Additionally, a 400mg PS/400mg phosphatidic acid complex normalized ACTH and cortisol levels in chronically stressed people (this effect was not seen in people who were only experiencing low levels of stress).
This same effect was also shown to take place in another clinical trial, but this time subjects were taking a PS and an omega-3 supplement.
Risks and Side Effects
PS is considered safe when taken in appropriate dosages via the mouth.
A dosage of 600 mg per day (spread out over three doses of 200 mg) for 12 weeks was safe and well-tolerated in a clinical trial with 120 adults.
In another study, one hundred and fifty children took 150 mg per day of PS enriched with omega-3 fatty acids for a total of 30 weeks.
The study concluded that a 150 mg dose was well tolerated by the children over this 30 week time period, without any negative effect on body weight or growth.
Possible side effects you could experience from taking PS (especially when you take doses greater than 300 mg) include insomnia and stomach upset.
You should not take PS if you take any type of blood thinner. Plus you should also exercise caution if you combine it with natural blood-thinning supplements such as ginkgo biloba.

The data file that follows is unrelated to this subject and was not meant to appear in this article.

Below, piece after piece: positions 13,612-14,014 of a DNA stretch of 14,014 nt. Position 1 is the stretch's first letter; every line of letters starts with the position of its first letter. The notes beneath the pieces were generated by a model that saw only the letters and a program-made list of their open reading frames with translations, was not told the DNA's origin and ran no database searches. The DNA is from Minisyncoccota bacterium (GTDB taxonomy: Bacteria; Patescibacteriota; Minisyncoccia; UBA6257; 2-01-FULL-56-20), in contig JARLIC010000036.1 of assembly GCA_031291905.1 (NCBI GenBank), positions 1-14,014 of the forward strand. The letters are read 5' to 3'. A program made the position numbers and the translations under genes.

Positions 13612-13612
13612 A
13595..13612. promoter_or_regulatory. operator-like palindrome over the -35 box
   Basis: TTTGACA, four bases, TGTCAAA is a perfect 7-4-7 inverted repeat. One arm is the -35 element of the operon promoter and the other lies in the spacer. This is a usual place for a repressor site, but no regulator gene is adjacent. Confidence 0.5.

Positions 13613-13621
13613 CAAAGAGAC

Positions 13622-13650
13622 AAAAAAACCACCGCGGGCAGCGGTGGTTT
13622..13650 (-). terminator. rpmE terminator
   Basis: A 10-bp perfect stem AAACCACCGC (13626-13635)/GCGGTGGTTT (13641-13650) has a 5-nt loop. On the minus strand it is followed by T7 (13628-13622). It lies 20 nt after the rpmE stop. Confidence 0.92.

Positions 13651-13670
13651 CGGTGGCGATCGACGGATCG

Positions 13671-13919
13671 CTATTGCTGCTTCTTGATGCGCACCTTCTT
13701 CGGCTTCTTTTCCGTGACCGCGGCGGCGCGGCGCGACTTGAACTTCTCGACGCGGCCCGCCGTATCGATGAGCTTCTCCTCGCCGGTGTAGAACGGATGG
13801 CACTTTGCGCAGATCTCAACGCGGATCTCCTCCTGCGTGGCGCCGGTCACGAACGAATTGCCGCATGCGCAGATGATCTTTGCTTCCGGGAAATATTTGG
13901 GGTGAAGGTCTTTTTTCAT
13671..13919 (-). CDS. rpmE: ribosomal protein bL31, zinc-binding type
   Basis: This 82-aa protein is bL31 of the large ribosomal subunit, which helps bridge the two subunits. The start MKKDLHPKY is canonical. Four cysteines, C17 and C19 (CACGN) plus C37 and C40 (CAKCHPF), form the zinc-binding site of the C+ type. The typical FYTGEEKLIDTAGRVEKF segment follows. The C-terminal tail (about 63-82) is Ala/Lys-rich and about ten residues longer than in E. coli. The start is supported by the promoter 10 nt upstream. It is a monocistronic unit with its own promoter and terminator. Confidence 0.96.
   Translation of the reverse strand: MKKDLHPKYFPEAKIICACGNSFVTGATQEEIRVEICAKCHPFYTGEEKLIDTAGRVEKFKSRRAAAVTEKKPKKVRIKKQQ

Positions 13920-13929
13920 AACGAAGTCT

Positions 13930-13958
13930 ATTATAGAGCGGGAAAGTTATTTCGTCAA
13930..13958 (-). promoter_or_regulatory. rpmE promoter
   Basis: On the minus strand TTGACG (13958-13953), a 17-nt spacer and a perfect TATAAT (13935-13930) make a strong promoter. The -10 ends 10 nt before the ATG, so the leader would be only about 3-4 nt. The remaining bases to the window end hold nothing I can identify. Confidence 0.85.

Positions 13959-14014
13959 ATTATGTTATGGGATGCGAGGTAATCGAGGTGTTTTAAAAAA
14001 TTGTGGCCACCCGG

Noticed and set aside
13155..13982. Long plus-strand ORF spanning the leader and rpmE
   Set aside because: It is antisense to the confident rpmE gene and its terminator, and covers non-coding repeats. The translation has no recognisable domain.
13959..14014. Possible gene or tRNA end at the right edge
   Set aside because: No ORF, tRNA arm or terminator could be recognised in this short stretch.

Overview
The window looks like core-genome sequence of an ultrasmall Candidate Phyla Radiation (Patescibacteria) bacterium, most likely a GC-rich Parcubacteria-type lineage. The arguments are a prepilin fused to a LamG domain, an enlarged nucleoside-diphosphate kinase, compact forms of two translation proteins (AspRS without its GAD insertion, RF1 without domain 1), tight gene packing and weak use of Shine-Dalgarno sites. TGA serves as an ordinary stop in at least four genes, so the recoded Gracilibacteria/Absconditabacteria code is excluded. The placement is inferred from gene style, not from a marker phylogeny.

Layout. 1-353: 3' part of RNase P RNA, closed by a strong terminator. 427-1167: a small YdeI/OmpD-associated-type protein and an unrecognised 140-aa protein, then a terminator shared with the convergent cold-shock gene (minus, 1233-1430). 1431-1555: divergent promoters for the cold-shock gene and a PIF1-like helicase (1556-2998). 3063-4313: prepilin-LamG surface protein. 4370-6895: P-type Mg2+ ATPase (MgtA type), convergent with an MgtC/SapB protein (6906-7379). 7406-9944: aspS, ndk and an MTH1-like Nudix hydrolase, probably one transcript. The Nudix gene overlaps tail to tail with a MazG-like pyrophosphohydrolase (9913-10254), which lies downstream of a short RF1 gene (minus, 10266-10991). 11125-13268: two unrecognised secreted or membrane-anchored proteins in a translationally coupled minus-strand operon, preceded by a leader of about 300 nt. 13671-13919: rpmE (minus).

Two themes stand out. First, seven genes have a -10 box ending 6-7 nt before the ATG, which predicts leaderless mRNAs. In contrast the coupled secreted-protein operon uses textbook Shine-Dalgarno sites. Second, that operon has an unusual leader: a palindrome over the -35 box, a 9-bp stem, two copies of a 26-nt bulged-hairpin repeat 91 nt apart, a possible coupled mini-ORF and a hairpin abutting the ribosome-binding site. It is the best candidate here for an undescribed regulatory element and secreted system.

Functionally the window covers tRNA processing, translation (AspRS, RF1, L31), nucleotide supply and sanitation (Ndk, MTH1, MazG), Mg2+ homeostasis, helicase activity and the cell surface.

How To Increase Levels Naturally
Before we reveal how to increase your levels of PS naturally, you should first understand that there are a few things which are known to decrease PS levels.
These are aging, stress, modern food production and modern diets.
WHAT THIS MEANS: The older we get, the more we might need to focus on ensuring we’re getting enough PS through diet and supplementation.
So how can you obtain the benefits that PS has to offer with food?
Well, the highest dietary source is soy lecithin, which is derived from soybeans.
Cow brain is the next highest source...But I do NOT recommend this due to the risk of mad cow disease (and who wants to eat brains anyway?!).
Tuna, chicken and white beans are all excellent alternatives.
Phosphatidylserine is a key building block for the billions of cells in your brain.
Studies suggest it can improve cognitive function and memory, and may also address symptoms of Alzheimer’s disease for some people. (Though it’s important to mention it is NOT a cure.)
PS is considered safe when taken in appropriate dosages via the mouth.
While you should aim to get enough PS naturally through food sources, it may get harder to do so as we age due to the fact that aging is one of the few things known to decrease PS levels.
Therefore, you may want to take a supplement that contains phosphatidylserine, such as Memoxcel from ASR.
Click HERE to find out more about Memoxcel.
Precautions: If you have a chronic medical condition or if you’re trying to conceive, are pregnant, breastfeeding, under the age of 18 or taking other medications, speak with your doctor before taking phosphatidylserine.
Talk to your health care provider before combining phosphatidylserine with any other medications or supplements, especially blood thinners, anti-inflammatory drugs, performance-enhancing drugs or supplements, acetylcholinesterase (AChE) inhibitors, anticholinergic drugs, and cholinergic medications used for glaucoma, Alzheimer’s disease and other conditions.